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ANC HISTORY

THE FREE STATE AND THE FREEDOM STRUGGLE

The Free State played an important role in South Africa’s transition to democracy. Here are some facts you may not know:
1. Bloemfontein was the birthplace of the ANC.
A group of chiefs and people’s representatives gathered on 8th January 1912 at the Waaihoek Wesleyan Church in Bloemfontein. They founded the South African Native National Congress (SANNC), which became the African National Congress (ANC) in 1923.

2. Thomas Mapikela (a founding member of the SANNC) lived in the Bloemfontein townships of Waaihoek and Batho.
Mapikela owned two houses in Waaihoek, both of which were demolished when the township was destroyed to make way for a railway to the Cape. In the new township of Batho where blacks were relocated to, Mapikela was only allowed to build one house – so he built a double-storey one. The SANNC was formed there in 1912, and it was the ANC headquarters in the years that followed.

3. Bram Fischer, the Afrikaner lawyer who played a prominent role in the anti-apartheid struggle, was born and died in Bloemfontein.
Born to National Party parents, Bram joined the Communist Party of South Africa in 1942. He was part of the legal defence team in the Treason Trial of 1956–1961 (where Mandela and many other activists were acquitted); and he defended Nelson Mandela at the Rivonia Trial of 1963–1964. After several arrests for terrorism, Fisher was sentenced to life imprisonment in 1966. He died of cancer in 1975, while under house arrest at his brother’s home in Bloemfontein.

4. Winnie Madikizela-Mandela, former wife of Nelson Mandela, spent over a decade under arrest in the Free State.
From 1970-1975 she was imprisoned in Kroonstad for contravention of the Terrorism Act. Two years later, she was banished from Cape Town to the Free State, where she spent nine years under house arrest in Brandfort with her youngest daughter, Zindzi. Her small house had no running water, electricity or telephone and was burnt twice during her house arrest, which ended in 1985. Winnie’s home in Brandfort is currently being renovated as a museum.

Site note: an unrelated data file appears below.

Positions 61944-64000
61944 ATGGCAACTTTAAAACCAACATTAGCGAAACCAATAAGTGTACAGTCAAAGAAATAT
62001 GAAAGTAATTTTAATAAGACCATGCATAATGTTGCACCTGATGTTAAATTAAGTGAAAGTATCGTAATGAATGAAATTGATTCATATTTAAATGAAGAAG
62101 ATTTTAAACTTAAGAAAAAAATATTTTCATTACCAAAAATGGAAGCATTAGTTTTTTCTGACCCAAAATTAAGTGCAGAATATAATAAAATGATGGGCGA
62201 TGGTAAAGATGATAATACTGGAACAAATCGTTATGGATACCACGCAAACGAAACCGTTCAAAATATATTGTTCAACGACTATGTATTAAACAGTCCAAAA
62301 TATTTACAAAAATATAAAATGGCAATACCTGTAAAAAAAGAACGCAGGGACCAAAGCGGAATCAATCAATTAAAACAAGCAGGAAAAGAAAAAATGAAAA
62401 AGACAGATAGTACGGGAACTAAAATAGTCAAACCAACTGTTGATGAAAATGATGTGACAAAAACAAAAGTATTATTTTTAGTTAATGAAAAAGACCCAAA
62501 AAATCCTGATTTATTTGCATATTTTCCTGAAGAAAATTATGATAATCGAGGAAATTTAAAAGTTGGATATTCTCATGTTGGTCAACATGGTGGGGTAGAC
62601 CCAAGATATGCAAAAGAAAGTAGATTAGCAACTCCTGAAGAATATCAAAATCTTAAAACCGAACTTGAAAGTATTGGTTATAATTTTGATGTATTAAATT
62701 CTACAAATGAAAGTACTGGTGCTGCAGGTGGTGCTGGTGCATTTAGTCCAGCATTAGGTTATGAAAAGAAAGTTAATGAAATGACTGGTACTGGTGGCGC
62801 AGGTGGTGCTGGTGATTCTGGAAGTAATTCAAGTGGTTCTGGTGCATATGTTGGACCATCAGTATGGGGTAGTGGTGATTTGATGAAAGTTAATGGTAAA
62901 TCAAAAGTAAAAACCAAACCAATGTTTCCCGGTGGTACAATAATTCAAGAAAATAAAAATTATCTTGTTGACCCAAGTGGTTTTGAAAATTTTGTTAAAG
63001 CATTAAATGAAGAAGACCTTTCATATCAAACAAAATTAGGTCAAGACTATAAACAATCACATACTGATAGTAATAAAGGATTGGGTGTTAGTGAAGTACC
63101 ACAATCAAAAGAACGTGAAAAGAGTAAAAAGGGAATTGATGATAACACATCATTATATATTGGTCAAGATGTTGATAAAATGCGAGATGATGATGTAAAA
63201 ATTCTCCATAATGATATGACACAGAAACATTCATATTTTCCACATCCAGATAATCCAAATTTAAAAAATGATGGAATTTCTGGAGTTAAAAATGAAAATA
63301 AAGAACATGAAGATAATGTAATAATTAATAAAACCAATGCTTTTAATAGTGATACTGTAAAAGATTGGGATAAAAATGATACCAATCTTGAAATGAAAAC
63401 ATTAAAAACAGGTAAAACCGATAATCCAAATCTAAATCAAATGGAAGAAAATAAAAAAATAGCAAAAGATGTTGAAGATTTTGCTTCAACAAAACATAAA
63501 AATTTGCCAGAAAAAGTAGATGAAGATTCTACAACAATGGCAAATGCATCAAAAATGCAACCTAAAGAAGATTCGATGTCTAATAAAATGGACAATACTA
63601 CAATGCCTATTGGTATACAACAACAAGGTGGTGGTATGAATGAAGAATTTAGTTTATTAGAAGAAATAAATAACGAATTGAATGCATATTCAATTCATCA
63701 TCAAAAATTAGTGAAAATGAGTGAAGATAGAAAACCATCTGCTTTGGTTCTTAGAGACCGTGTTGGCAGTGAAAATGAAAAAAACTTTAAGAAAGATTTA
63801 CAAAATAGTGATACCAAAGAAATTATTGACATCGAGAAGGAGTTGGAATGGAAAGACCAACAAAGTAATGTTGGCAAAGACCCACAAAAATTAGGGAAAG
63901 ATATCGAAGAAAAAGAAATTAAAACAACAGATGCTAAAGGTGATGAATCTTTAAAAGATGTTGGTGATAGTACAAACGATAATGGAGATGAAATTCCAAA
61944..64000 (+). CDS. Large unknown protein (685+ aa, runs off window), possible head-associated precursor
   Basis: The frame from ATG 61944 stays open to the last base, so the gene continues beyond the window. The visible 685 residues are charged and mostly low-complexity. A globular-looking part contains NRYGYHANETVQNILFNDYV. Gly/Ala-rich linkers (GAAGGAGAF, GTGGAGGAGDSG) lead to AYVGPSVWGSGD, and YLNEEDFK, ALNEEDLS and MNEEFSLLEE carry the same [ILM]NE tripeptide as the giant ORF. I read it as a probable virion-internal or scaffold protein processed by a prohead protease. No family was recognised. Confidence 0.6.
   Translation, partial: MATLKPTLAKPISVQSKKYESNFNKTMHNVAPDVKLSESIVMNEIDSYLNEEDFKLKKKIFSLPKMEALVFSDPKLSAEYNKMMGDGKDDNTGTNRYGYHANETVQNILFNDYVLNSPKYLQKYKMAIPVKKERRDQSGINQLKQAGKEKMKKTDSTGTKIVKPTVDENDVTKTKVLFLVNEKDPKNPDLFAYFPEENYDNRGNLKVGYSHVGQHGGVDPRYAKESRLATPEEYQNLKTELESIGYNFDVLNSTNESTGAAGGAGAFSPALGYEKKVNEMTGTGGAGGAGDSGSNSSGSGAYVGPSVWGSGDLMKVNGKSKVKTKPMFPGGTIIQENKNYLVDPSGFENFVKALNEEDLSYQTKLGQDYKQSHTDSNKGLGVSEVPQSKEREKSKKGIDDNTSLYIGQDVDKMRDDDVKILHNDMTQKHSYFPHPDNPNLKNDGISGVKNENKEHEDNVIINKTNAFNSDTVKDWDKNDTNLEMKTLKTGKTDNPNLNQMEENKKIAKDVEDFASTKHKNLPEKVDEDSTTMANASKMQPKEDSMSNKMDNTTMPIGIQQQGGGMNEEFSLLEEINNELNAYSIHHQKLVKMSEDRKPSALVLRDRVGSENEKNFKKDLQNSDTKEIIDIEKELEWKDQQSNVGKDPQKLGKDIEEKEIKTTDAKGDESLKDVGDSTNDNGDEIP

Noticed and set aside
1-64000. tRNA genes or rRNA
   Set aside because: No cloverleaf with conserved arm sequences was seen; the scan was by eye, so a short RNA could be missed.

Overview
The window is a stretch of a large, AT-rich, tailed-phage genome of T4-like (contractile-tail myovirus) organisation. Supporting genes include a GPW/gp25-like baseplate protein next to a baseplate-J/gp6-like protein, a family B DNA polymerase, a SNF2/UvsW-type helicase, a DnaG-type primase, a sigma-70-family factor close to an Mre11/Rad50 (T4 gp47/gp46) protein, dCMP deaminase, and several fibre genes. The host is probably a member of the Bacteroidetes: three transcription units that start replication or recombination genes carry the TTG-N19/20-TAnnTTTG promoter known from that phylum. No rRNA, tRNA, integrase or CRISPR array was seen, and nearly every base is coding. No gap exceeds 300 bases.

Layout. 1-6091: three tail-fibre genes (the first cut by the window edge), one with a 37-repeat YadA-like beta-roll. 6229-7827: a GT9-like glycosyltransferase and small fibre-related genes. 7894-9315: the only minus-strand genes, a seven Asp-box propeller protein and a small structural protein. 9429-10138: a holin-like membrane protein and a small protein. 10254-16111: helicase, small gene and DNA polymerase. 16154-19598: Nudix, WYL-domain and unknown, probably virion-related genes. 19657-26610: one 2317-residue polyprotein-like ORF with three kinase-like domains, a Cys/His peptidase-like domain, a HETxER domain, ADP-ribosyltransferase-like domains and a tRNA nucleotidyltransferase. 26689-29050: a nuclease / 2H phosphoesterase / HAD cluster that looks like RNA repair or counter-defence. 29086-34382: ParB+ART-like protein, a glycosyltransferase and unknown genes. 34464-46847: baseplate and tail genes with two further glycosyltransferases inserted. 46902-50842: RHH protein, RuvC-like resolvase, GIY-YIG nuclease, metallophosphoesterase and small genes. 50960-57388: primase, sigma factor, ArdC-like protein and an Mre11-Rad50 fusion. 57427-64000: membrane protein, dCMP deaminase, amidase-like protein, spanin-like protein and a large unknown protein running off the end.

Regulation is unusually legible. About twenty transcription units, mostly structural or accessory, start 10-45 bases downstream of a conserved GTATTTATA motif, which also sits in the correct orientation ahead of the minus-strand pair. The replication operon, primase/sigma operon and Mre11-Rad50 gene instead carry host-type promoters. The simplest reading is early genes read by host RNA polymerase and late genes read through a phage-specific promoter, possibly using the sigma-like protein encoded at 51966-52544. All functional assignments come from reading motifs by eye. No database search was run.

STRUGGLE LANDMARKS IN MANGAUNG
BLOEMFONTEIN
• Nelson Mandela Statue – A 6.5m-high bronze statue on Naval Hill, Bloemfontein
• Free State Youth Martyrs’ Monument – To young people who died in the struggle against apartheid
• New Clare Township – The old residential section of the ‘coloured’ community before they were forcefully removed to Heidedal
• Mapikela House – The home of Thomas Mapikela; now a national monument
• Caleb Motshabi’s House – Birthplace of the Umkhonto we Sizwe veteran
• Batho Hall – A community hall that hosted many conferences of the ANC and Industrial & Commercial Workers’ Union
• African Methodist Episcopal Church – A 13-roomed church in Batho where ANC documents were hidden
• Heroes’ Acre – The burial place of heroes of the anti-apartheid struggle in the Phahameng area of Bloemfontein
• Bram Fischer’s house – the place where he was born, raised and got married.
BOTSHABELO
• Me Moipone Mohlakoana’s House – The home of the former Free State President of the ANC Women’s League who was involved in the 1952 Defiance Campaign
• Digareteneng – Houses built in order to conceal the squatter settlements in Botshabelo during King George V’s 1952 visit to Bloemfontein
• Ramkraal prison – A prison where many liberation struggle compatriots were kept
• Paradise Hall – A gathering place for the defiance campaigns of 1951-1952
• St John’s Church – The church in Tsoai Street, Botshabelo, where Peter Sejake was killed by police while attending a rally in the 1980s

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